1. The need and the importance of Job metadata framework
  2. The data model to support the framework
  3. The customizable data model to support different types of job patterns.

As always – let me know if you have any questions below and happy connecting!

The post How to Implement a Job Metadata Framework using Talend appeared first on Talend Real-Time Open Source Data Integration Software.

Source: How to Implement a Job Metadata Framework using Talend

What Is an ID Graph and How Can It Benefit Cross-Device Tracking?

Modern marketing is a complex multichannel and multi-device world. On average, 40% of adult users use more than one device to connect to the Internet. This offers more paths for customer engagement, more ways of making purchases, and more chances to gather data – a myriad of possibilities for both advertisers and customers. At the same time, it’s a double-edged sword because with these possibilities come challenges. Recognizing users across multiple channels, devices, and touchpoints, then stitching that information into a full dimensional profile is tricky indeed.

Without a well-rounded view of customers, marketing campaigns have to start from ground zero every time a user jumps from one device to another. Understanding customer identity becomes a key point in every marketing strategy. The question is, how can we achieve this goal with fragmented data scattered across multiple devices? The answer is by using an identity graph (ID graph).

If you’re not familiar with this notion yet, no worries – we’re here to shed some light and provide details on how it can benefit your organization. But before that, let’s take a quick look behind the scenes of graph analytics.

Visualize your customer data

Data scientists, analysts, and marketers all seek the best way to visualize and understand data. The graph method seems to be one of them. You can use graphs to filter meaningful signals from customers, users that otherwise would get lost in the noise of irrelevant data streams.

Graph databases together with linked data present today’s reality, showing us how people live and act. You can employ interest graphs, customer graphs, social graphs, product graphs, identity graphs, and many other types of graphs. The power of this technology comes from its capacity to manage links across billions of identities with millisecond latencies.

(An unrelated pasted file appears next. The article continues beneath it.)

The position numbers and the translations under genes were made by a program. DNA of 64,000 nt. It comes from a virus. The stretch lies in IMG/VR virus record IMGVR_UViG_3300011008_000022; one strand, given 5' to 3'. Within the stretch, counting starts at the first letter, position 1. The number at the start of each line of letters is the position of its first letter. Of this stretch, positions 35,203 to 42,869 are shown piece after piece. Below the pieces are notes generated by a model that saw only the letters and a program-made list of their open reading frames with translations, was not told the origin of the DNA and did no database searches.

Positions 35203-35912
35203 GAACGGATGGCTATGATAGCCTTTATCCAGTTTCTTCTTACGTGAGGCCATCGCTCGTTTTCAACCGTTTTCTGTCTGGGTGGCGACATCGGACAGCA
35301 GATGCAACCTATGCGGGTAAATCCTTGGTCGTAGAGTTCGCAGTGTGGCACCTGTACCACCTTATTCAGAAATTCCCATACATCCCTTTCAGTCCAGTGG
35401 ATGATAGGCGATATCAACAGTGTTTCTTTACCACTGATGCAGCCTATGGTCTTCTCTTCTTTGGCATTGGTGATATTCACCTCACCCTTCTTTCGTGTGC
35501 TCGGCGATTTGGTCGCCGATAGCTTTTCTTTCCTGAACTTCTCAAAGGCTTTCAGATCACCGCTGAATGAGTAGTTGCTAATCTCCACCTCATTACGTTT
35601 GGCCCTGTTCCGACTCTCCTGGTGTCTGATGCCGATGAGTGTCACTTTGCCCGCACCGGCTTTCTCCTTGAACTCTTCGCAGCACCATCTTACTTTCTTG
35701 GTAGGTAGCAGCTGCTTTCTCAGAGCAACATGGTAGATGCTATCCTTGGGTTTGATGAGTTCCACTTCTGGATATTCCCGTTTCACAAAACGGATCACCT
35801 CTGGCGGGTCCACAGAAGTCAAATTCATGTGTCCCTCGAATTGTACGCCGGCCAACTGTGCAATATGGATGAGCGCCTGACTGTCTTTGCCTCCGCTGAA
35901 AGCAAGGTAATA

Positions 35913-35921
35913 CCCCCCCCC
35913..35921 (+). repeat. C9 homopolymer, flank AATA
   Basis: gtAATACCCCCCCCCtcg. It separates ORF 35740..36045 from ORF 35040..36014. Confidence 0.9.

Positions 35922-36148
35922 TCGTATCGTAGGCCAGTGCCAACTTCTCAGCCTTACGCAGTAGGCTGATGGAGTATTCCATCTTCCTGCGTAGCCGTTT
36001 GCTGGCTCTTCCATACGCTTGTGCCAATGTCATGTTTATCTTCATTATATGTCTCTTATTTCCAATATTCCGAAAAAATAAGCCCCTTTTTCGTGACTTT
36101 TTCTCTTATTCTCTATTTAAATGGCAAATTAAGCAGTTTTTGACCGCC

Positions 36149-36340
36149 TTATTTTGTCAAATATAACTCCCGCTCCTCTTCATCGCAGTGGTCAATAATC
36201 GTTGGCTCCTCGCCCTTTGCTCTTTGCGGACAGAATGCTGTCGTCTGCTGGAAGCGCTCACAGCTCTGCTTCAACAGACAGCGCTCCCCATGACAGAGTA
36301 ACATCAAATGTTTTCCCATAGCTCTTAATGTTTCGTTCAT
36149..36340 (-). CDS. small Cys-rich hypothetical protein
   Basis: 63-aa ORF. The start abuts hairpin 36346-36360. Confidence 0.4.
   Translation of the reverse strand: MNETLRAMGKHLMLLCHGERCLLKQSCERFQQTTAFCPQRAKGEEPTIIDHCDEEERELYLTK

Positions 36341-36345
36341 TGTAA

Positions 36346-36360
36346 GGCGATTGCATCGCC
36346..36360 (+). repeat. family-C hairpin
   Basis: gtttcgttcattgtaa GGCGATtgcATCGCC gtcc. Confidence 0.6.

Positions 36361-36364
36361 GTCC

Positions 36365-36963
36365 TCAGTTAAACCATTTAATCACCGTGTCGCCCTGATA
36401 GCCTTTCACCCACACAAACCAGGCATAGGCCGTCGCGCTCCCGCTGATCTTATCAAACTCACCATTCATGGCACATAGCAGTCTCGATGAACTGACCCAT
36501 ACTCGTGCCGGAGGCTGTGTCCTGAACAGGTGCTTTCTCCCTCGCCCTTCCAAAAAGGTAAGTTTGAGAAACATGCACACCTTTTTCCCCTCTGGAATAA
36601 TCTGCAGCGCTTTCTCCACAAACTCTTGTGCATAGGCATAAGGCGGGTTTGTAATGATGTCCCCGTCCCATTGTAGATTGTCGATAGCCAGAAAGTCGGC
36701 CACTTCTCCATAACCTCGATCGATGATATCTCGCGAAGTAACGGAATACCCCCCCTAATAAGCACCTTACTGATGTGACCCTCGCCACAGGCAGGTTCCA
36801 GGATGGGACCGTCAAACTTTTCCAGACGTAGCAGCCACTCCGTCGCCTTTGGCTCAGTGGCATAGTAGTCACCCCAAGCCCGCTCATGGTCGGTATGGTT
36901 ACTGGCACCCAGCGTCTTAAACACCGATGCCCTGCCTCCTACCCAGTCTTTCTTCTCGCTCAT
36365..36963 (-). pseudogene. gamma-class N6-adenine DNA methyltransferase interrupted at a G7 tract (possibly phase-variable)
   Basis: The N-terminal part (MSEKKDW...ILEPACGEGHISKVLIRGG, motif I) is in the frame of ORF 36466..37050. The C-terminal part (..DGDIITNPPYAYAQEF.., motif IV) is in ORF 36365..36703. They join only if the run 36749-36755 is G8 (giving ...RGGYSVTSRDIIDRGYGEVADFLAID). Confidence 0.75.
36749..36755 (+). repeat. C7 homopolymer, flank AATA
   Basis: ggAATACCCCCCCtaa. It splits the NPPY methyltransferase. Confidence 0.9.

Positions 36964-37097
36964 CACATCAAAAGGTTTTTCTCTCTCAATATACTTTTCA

The core of your graph is a user profile, and the rest is the context you embed it into. You can design one that best fits your organization’s business needs and requirements.

What makes an ID graph?

First of all: what is an ID graph? It’s a tool you use to get a single customer view, not just user likes or interests. It connects all data on individual users across channels and devices. It’s a database. It houses all the identifiers associated with individual visitors. Throughout the whole customer journey you collect various personal identifiers such as:

  • Email or physical address
  • Account usernames
  • Device IDs
  • Phone numbers
  • IP address
  • Cookies
  • … and many more

These identifiers are gathered and then sewn together into a customer profile that reflects the ID graph. The graph also contains behavioral data, such as browsing history, past transactions, etc. The identity graph is fueled by data from different sources, whether it be CRM, marketing and ad platforms, or e-commerce software. In brief, it connects data across the offline and online landscapes.

Representation of an ID graph.
Representation of an ID graph. Source: Signal